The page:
Sustainability

Logistics in Crisis: The Role of Road Freight in Europe

Now, of all time! Christmas is just around the corner – and logistics comes to a standstill? After more than a year and a half of pandemic, the global economy is recovering and demand for goods in industry and commerce is increasing. On the other hand, manufacturers reduced their capacities during the pandemic and thus have difficulties meeting this higher demand. This poses certain challenges to logistics – an overview of the situation in Europe.

Europe's Logistics in Crisis

Good news first: everyday goods will continue to be available in Germany – a shortage is currently not to be expected. Nevertheless, 74 percent of all retailers faced difficulties in delivery in September, and as many as 100 percent in the bicycle retail sector. In consumer electronics, 97 percent reported problems and in the automotive sector still 88 percent, with electric cars being particularly affected. The result: longer delivery times and / or rising prices.

Truck drivers needed in 2021

As global demand for the delivery of goods rises again, another challenge is becoming apparent: the insufficient availability of truck drivers. In the UK, the situation is devastating – at times, even service stations run out of gas and cars are left with empty tanks. Supermarket shelves are increasingly lacking a wide range of products.

The situation is still different in Germany, but it does not have to stay that way: Germany already has an estimated shortage of 80,000 truck drivers. While 30,000 retire each year, only 17,000 are newly trained, according to the umbrella organization of German transport logistics companies, BGL. There is a tendency towards an increasing shortage of truck drivers and a growing demand for labor from abroad.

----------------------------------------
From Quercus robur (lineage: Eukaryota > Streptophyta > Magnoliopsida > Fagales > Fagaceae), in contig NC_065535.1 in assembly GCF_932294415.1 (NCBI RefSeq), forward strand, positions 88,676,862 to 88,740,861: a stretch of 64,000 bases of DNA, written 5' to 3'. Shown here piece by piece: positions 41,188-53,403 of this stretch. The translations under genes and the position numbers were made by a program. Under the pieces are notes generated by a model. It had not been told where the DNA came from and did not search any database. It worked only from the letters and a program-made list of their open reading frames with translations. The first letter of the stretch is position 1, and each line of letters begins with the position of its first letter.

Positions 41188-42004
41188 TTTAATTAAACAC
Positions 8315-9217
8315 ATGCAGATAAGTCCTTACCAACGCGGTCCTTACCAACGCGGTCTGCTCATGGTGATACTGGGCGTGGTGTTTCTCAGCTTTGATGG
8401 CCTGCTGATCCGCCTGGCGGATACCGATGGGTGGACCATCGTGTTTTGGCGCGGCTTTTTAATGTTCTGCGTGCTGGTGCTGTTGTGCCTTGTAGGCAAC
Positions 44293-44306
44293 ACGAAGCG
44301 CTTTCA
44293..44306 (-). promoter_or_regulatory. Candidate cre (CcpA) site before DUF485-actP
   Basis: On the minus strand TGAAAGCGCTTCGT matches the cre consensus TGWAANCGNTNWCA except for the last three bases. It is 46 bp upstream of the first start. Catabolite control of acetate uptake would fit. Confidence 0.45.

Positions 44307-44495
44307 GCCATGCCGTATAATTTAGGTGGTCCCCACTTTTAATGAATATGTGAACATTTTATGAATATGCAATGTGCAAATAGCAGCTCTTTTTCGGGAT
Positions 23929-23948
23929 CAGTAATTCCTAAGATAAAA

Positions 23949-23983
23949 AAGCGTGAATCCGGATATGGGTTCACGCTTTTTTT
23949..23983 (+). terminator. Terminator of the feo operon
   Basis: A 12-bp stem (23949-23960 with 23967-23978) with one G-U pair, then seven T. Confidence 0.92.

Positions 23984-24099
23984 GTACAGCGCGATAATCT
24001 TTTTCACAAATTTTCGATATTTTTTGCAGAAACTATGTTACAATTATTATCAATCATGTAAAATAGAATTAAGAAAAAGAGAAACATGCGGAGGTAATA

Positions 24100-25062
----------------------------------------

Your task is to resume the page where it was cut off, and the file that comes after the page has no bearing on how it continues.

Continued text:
Rising Demand Meets Insufficient Capacity

Yet the difficulties are not limited to missing drivers: there are production losses in the industrial sector on the one hand and limitations in international transport logistics on the other. Increasing demand is becoming a mammoth task for industry, trade, and logistics alike, and solutions are desperately needed.

Air freight cannot provide sufficient capacity to cope with large transport volumes, and transportation by water is also no viable alternative – due to countless ships waiting to be unloaded and a shortage of containers. Rail is also well utilized. However, thanks to recently expanded capacities, there are now good opportunities on various rail routes between China and Europe, which at the same time reduce the need for transport from inland China to the coast. Still – and despite the lack of truck drivers – road freight is the only short-term solution to transporting enough goods (at least) across Europe.

Current Challenges in the Road Freight Sector

Nonetheless, the road freight business, like that of the other modes of transport and like logistics in general, is in crisis. Demand is simply too high and cannot be fully met. There are various reasons for this:

  • Global parcel shipping volume is on the rise. In Europe in particular, the e-commerce market is expanding rapidly – as a result, more and more parcels are being dispatched and transported by road. An APEX study identified an increase in parcel shipping volumes in Germany of between 9 and 14 percent last year. In the future, growth is forecast to range between 6 and 7.4 percent annually. In 2020, the Deutsche Post alone delivered an average of 4.4 million parcels per day – a total of 1.614 billion parcels were delivered this year.